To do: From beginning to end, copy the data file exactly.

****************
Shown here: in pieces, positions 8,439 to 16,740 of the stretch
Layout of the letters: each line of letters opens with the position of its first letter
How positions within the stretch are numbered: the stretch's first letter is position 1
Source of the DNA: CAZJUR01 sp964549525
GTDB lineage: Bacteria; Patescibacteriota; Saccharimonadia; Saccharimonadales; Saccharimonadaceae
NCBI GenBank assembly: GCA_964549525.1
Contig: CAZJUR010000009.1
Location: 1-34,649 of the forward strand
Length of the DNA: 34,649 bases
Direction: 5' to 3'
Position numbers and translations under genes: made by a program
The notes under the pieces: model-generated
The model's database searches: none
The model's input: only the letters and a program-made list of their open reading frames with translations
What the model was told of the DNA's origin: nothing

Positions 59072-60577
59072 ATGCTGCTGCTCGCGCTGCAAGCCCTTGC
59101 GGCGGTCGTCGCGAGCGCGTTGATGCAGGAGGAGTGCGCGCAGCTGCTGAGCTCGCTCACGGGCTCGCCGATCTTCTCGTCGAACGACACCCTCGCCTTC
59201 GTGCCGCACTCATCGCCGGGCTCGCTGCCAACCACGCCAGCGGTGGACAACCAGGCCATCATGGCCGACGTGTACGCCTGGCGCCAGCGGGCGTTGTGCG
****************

Shown here: in pieces, positions 8,439 to 16,740 of the stretch
Layout of the letters: each line of letters opens with the position of its first letter
How positions within the stretch are numbered: the stretch's first letter is position 1
Source of the DNA: CAZJUR01 sp964549525
GTDB lineage: Bacteria; Patescibacteriota; Saccharimonadia; Saccharimonadales; Saccharimonadaceae
NCBI GenBank assembly: GCA_964549525.1
Contig: CAZJUR010000009.1
Location: 1-34,649 of the forward strand
Length of the DNA: 34,649 bases
Direction: 5' to 3'
Position numbers and translations under genes: made by a program
The notes under the pieces: model-generated
The model's database searches: none
The model's input: only the letters and a program-made list of their open reading frames with translations
What the model was told of the DNA's origin: nothing

Positions 59072-60577
59072 ATGCTGCTGCTCGCGCTGCAAGCCCTTGC
59101 GGCGGTCGTCGCGAGCGCGTTGATGCAGGAGGAGTGCGCGCAGCTGCTGAGCTCGCTCACGGGCTCGCCGATCTTCTCGTCGAACGACACCCTCGCCTTC
59201 GTGCCGCACTCATCGCCGGGCTCGCTGCCAACCACGCCAGCGGTGGACAACCAGGCCATCATGGCCGACGTGTACGCCTGGCGCCAGCGGGCGTTGTGCG